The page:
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Wyatt Berry Stapp Earp (March 19, 1848 – January 13, 1929) was most famous for his role in the Gunfight at the O.K Corral as a lawman/gunfighter. Earp was also a professional gambler, teamster, and buffalo hunter, and he owned several saloons, maintained a brothel, mined for silver and gold, and refereed boxing matches—and tried to get into Hollywood starring in a film about him.

Photos show Wyatt just before he died at age 80 & his glory days. Dude in beard was Ike Clanton, one of the surviving bad guys at the O.K Corral.

Write about this? Oh, yeah.


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I posted recently about Lupercalia, a Roman February fertility/love festival that got pretty raunchy. The ancient Germanic peoples worshiped Freya (AKA Frigga) who is often called the goddess of love. Her name means Beloved or Lady. I think calling a lady beloved is more romantic than Lupercalia or more fitting for Valentine’s Day.

Happy Valentine’s Day!!!!!!


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This is a Troodon, an 11-feet tall, bird-like dinosaur who lived in Montana—yes, before it was Montana. It dined on mammals and is thought to be highly intelligent so it could catch mammals like you and I. If not for the dinosaur-extincting meteor, it would be the dominant species. We would live in cages awaiting hungry Troodons. Now you have something to be thankful for.

Or not. The second pic is what a dinosauroid might look like today. The third pic is Troodon sapiens, a species far more intelligent than mere Homo sapiens. Oh mankind, you are doomed!

Oh yes, I do smell a story.


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Three-ring Circus

Today, I attended the Kosair Shrine Circus with a school group. This was at the Kentucky Fair and Exposition Center in Louisville. Back in the 90’s I took my stepson a couple times to the Barnum & Bailey etc. Circus. This circus compares favorably with those circuses. I have no affiliation with the group putting it on, but they are non-profit, and the kids loved it. Sorry Stephen King, I still love clowns.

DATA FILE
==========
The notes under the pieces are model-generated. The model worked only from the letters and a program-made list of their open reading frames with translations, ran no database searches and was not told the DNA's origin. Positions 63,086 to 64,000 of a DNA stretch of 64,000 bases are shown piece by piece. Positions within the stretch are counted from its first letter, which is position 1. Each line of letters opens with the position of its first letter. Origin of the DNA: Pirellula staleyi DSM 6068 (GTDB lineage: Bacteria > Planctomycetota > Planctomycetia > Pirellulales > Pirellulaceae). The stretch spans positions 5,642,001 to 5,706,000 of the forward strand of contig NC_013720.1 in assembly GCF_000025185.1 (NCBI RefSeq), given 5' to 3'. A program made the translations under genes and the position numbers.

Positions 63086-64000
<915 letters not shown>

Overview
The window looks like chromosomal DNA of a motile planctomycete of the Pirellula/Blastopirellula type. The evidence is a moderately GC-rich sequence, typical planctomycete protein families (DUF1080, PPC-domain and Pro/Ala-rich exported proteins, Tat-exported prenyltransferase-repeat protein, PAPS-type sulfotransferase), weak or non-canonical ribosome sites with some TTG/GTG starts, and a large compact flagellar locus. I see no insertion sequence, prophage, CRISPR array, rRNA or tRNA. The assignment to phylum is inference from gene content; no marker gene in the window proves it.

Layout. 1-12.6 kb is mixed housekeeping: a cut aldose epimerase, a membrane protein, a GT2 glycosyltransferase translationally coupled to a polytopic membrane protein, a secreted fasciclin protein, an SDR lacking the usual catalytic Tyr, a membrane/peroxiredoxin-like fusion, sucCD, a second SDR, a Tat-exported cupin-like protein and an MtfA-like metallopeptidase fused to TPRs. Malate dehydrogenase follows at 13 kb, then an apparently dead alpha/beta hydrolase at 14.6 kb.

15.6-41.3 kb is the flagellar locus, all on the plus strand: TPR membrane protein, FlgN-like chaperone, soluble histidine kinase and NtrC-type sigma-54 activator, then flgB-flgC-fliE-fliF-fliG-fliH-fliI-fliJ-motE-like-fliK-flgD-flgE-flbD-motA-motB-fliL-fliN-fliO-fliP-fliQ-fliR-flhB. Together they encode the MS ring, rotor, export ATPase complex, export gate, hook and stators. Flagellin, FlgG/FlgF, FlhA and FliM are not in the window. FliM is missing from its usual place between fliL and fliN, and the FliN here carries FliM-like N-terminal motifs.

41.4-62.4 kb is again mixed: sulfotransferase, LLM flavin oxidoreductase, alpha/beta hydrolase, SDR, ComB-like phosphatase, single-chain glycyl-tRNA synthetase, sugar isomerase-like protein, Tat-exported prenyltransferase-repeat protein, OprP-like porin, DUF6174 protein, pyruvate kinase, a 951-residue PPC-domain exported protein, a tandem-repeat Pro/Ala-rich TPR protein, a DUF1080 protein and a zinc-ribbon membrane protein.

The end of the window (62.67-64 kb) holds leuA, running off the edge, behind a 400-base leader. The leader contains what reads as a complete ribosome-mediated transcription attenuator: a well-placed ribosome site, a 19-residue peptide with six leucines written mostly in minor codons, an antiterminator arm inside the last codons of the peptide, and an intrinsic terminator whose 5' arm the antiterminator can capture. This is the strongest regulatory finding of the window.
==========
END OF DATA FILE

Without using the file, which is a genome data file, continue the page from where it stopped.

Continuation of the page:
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The Roman festival of Lupercalia (often associated with a wolf festival dedicated to a nature god, Pan/Faunus) hits a high point on February 15, but the entire month is associated with the festival. Sometimes called Februa, Purging, it gave this name to the entire month of February. Often associated with Valentine’s Day, dogs and goats were sacrificed. Wearing the flayed skins, men and boys ran through the streets nude. Touching one of these runners was said to insure pregnancy in young women. Maybe this was romantic for them. No thank you.

However…I just might write about it.

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Yes, the Groundhog saw his shadow—spring is near. Ha! Today is also known as Candlemas—when Christ was presented to the temple. It is a time of candles and bonfires. It is also associated with pancakes, which links it to Lupercalia, an ancient Roman February festival where passing cakes was the custom. Take your choice (warning, Lupercalia has a bad rep).



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Yes, the Groundhog saw his shadow—spring is near or is the opposite? Ha! Today is also known as Imbolc (Gaelic for In the belly), which is dedicated to Brigid, an Irish fertility goddess. She visits households and wells. Parades, dances, and people taking Brigid’s Crosses from house to house. It also known as Crossquarters—it is halfway between the Winter Solstice and the Spring Equinox. It is also a time of weather divination—snakes in ancient times & groundhogs today.


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